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Modelling Parallel-Connected, No-Insulation High-TcSuperconducting Magnets

Accepted version
Peer-reviewed

Type

Article

Change log

Abstract

The charging/discharging delays in superconducting coils wound without insulation (NI coils) are a major drawback of the technique. While removing the insulation improves safety margins, the increase in the characteristic time constant τ_c can make a coil unfit for a particular purpose. It is widely accepted for instance that NI coils will not be used in ac applications where τ_c ~ 1/f. To decrease τ_c of the NI coils, the same length of superconductor can be wound/connected in parallel rather than in series — decreasing the inductance L, and hence the time constant τ_c, while maintaining the number of amp-turns I_op*N. Here we investigate the effect of parallel connecting coils in a magnet using a 2D axially symmetric model which captures all the necessary electromagnetic properties of the HTS NI coils. These properties include: critical current anisotropy Jc(B, θ), turn-to-turn conductivity, as well as winding parallelism. Our modeling results show that the parallel connected magnet experiences magnet-wide shielding current effects. Whilst these shielding currents affect field homogeneity — the model enables this effect to be quantified. Furthermore, shielding currents are not an issue when running NI coils in saturated mode. The modeling work presented here provides a simple initial example of how magnet designers may approach designing, optimizing, and operating high current, HTS NI coils.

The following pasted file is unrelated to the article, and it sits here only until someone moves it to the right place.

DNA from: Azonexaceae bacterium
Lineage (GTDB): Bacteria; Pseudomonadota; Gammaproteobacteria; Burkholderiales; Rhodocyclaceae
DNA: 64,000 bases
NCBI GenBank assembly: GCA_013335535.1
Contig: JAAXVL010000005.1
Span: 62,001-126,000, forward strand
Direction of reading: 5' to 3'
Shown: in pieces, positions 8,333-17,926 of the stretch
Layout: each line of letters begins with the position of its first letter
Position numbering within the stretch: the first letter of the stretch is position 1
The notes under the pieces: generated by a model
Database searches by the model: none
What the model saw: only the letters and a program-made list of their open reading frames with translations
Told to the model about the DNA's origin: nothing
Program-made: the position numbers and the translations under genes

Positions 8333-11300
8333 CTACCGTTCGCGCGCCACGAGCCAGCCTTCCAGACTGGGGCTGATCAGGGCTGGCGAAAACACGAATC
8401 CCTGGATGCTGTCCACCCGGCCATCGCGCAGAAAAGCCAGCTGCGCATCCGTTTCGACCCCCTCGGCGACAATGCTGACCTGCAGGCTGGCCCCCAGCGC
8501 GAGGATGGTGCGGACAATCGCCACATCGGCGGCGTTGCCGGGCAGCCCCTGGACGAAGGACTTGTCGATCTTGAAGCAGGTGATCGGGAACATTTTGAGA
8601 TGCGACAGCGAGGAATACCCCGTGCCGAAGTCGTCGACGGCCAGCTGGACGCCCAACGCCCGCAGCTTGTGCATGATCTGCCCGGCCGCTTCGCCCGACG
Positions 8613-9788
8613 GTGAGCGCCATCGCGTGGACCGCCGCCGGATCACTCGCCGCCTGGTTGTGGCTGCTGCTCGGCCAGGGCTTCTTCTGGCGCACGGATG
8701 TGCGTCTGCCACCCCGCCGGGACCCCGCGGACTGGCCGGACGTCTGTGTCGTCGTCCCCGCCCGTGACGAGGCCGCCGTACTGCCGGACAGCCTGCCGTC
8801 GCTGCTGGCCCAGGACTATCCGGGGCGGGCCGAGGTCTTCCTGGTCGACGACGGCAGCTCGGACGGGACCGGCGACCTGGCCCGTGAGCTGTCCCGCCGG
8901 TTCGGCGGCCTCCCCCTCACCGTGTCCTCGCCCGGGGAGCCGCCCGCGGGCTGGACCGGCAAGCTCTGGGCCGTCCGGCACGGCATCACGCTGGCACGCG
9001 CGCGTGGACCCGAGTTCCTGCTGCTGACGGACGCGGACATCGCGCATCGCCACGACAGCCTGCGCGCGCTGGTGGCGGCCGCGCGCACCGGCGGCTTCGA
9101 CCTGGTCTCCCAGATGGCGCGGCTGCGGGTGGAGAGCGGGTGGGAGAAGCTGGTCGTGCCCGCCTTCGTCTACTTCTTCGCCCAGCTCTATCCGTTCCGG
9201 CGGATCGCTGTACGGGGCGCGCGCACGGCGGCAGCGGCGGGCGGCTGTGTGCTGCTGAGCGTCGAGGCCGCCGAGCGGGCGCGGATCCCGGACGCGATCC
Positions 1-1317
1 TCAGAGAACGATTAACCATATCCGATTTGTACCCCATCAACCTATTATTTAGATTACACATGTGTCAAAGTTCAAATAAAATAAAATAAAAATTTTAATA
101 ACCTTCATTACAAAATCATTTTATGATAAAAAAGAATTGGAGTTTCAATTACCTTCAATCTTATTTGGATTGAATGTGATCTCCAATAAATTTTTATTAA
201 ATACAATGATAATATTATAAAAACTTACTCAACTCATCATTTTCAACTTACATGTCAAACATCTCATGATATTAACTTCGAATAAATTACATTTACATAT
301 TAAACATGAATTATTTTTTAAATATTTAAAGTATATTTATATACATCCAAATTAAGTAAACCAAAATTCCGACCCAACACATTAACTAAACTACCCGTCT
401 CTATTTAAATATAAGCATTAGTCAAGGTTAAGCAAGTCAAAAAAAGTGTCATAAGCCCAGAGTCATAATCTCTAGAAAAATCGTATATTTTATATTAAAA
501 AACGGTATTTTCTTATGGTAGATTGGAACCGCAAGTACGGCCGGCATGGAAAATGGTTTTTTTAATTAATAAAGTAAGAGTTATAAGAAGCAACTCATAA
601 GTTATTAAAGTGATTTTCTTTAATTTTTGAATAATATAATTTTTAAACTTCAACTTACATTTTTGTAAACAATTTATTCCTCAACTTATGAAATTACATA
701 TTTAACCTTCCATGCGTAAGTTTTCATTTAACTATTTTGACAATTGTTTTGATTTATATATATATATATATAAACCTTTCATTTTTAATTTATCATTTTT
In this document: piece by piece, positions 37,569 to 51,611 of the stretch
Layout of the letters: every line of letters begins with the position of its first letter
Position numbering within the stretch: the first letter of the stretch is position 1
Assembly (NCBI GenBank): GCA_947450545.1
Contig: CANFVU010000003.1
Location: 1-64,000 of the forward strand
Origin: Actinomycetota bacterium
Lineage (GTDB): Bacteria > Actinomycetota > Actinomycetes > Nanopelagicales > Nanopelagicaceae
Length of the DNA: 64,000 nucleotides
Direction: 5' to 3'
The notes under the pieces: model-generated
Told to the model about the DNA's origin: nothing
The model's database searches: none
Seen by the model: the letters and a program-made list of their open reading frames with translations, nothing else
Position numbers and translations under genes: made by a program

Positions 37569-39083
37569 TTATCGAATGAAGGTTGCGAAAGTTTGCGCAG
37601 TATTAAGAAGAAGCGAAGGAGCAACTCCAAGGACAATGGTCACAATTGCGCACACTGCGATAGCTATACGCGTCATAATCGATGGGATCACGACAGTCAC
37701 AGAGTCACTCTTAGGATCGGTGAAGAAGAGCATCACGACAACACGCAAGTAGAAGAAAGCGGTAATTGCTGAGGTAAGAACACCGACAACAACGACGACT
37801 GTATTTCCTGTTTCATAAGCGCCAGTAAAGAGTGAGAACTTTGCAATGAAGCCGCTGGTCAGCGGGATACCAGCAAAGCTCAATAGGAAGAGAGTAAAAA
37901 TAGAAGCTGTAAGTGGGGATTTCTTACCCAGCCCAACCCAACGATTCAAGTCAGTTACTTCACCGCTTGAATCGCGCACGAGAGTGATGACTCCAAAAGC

Description

Keywords

IEEE, IEEEtran, journal, paper, template, LaTeX

Journal Title

IEEE Transactions on Applied Superconductivity

Conference Name

Journal ISSN

1051-8223
1558-2515

Volume Title

31

Publisher

Institute of Electrical and Electronics Engineers (IEEE)

Rights

All rights reserved
Sponsorship
Engineering and Physical Sciences Research Council (EP/P020313/1)
New Zealand MBIE Endeavour grant no. RTVU1707; NZ Royal Society Marsden Grant no. MFP-VUW1806; EPSRC Early Career Fellowship EP/P020313/1